For us they have

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what year did they change the pistons the 2 wheel drive we bought had 5000 hours on came from Johnson tractor in Janesville bought it in 08 came with a notebook of everything that was done to it but no motor work now about 6ooo hours

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what year did they change the pistons the 2 wheel drive we bought had 5000 hours on came from Johnson tractor in Janesville bought it in 08 came with a notebook of everything that was done to it but no motor work now about 6ooo hours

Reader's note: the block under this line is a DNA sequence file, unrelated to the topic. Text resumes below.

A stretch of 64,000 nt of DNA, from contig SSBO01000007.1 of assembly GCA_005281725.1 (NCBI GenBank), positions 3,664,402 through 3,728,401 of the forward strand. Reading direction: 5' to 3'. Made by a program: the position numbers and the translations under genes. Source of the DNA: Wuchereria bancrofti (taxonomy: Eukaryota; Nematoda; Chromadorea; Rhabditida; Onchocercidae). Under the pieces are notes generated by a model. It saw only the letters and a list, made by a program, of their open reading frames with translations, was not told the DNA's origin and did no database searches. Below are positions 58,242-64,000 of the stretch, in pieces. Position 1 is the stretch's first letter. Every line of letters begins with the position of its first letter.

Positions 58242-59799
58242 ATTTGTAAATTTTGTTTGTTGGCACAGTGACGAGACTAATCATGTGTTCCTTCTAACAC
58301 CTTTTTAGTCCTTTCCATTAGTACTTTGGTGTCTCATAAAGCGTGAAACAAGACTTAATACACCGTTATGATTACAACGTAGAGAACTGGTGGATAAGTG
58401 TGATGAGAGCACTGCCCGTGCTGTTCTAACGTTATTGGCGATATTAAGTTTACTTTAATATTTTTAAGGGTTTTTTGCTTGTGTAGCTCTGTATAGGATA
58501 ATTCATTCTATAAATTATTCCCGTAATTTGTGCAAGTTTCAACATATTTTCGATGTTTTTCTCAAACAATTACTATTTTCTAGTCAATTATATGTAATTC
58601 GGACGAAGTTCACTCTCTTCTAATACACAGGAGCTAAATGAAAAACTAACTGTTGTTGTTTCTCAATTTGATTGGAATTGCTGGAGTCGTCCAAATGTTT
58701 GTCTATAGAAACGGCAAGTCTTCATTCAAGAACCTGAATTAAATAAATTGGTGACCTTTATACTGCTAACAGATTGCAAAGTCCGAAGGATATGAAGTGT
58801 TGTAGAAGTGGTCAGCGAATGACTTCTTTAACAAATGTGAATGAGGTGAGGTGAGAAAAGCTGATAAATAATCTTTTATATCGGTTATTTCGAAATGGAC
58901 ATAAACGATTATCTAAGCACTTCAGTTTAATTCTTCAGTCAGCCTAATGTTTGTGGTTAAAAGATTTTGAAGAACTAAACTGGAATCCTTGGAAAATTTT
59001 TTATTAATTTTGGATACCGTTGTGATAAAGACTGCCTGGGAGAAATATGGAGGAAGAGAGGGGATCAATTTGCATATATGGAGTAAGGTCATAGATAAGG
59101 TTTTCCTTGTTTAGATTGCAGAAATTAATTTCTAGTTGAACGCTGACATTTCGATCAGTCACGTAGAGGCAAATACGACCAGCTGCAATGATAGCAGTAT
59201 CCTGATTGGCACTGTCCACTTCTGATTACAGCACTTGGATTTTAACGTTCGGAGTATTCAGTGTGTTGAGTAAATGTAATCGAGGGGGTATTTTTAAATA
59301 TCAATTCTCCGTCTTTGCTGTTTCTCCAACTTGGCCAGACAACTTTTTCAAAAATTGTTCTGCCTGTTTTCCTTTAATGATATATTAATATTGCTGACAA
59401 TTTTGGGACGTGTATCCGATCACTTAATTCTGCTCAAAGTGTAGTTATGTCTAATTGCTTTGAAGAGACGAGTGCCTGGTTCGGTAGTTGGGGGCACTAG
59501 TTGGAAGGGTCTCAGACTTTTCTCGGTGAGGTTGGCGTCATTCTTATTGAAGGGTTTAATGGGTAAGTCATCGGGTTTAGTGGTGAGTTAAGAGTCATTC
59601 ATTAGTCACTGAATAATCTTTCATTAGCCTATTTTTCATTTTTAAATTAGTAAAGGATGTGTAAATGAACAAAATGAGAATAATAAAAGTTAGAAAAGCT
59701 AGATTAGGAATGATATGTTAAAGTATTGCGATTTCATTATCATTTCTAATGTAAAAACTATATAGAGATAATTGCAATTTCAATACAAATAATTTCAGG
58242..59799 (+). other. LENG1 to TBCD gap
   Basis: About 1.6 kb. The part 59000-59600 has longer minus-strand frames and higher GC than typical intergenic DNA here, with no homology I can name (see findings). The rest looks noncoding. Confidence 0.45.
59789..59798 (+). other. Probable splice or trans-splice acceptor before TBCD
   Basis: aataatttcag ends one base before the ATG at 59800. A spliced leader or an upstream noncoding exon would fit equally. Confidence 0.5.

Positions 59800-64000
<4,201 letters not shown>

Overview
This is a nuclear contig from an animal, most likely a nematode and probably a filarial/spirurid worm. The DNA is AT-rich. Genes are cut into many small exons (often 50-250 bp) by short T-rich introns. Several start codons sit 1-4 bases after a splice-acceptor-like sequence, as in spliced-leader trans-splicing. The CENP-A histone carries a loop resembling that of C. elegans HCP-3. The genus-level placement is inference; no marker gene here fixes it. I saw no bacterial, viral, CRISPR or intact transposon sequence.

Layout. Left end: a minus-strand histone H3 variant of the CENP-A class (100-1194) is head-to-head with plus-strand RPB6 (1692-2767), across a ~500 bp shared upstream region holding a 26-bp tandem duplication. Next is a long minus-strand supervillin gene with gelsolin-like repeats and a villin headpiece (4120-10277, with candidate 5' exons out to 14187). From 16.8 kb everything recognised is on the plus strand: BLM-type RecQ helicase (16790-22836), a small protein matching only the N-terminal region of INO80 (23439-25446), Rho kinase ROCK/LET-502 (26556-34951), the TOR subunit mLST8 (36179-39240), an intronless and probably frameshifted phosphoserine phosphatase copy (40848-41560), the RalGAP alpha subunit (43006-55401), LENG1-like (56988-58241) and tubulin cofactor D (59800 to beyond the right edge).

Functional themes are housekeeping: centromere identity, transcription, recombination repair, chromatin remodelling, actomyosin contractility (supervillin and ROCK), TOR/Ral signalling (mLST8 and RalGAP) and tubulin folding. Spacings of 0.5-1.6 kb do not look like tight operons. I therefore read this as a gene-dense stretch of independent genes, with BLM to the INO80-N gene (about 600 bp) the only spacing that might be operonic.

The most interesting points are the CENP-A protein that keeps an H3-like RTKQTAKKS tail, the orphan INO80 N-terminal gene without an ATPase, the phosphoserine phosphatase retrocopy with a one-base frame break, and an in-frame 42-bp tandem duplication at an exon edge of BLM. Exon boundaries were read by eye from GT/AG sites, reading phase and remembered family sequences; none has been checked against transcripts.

A little history on the piston changes on the early Magnums. The first piston design on the CDC 8.3L used a nickel insert(called Ni-Resist) on the piston ring land around the top piston ring ONLY. For the most part, this design seemed to work OK on the Magnums. When CaseIH installed the 8.3L in the combines(which started on April 1, 1989-about a year and a half after the Magnums started production), they found out that they had a problem. The second ring(which was just a rectangular ring to begin with) started breaking in short hour intervals-usually before the first oil change. The problem was that the second ring would cause very high wear on the ring lands on the piston around the second ring due to the fact that there was no Ni-Resist insert on the piston itself. Eventually the second ring would beat on the piston, causing breakage of both the piston and rings. Eventually CDC did develop a stronger piston that used a Ni-Resist insert around both piston compression rings, as well as switching to a keystone ring for the second ring(like pete23 mentioned). CaseIH did rework all the engines in the combines and cotton pickers to the later-style pistons back in 1991-92. They did not offer any kind of program like this for the engines used in the Magnums. According to the parts book, these changes occurred at Engine Serial Number 44536857. There is no tractor serial number suggested that would correspond with this; however some service information I have indicates that the change happened sometime in early 1991. The engine oil filter/oil cooler change was made at ESN#44500128, and that happened in late summer/early fall of 1990. So all of the Magnums with the small oil filter would have the weaker pistons. As far as engine life with the weaker pistons, I've seen early 7140s run 12,000 hrs. with the weak pistons, I've seen 7110s not make 2000 hrs. Its just more or less a crapshoot.